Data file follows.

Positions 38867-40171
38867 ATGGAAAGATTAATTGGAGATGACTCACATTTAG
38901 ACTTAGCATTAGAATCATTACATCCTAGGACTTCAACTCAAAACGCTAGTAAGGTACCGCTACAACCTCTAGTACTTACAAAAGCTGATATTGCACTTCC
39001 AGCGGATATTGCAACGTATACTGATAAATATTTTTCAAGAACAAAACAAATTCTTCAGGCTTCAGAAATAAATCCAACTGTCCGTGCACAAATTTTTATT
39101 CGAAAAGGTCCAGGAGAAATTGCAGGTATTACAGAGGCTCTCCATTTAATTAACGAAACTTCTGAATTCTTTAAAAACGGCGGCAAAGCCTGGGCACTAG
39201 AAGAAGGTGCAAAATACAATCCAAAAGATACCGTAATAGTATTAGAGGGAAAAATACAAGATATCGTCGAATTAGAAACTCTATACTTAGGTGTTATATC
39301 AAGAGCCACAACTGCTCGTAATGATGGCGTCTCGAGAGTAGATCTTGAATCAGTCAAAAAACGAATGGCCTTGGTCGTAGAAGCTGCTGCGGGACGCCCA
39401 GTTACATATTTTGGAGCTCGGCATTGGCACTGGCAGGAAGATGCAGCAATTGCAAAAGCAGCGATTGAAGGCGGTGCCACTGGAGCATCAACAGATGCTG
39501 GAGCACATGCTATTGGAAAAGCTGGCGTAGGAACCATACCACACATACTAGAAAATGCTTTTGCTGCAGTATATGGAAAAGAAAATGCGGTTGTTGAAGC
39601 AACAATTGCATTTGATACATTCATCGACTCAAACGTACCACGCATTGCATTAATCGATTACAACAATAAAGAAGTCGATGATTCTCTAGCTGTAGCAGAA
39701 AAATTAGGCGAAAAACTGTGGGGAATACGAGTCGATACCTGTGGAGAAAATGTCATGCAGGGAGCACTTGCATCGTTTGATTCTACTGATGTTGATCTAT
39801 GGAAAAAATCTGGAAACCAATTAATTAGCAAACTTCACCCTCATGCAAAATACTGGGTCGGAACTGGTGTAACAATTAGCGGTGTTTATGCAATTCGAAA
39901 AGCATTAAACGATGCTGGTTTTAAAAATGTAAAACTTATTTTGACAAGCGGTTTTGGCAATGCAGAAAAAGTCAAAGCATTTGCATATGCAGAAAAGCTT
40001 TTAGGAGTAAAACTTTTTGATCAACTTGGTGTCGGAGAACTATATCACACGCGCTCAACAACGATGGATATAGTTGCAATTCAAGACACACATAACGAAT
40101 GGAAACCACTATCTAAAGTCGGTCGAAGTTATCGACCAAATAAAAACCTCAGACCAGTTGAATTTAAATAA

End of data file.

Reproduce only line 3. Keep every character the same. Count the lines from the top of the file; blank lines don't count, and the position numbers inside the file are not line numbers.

38901 ACTTAGCATTAGAATCATTACATCCTAGGACTTCAACTCAAAACGCTAGTAAGGTACCGCTACAACCTCTAGTACTTACAAAAGCTGATATTGCACTTCC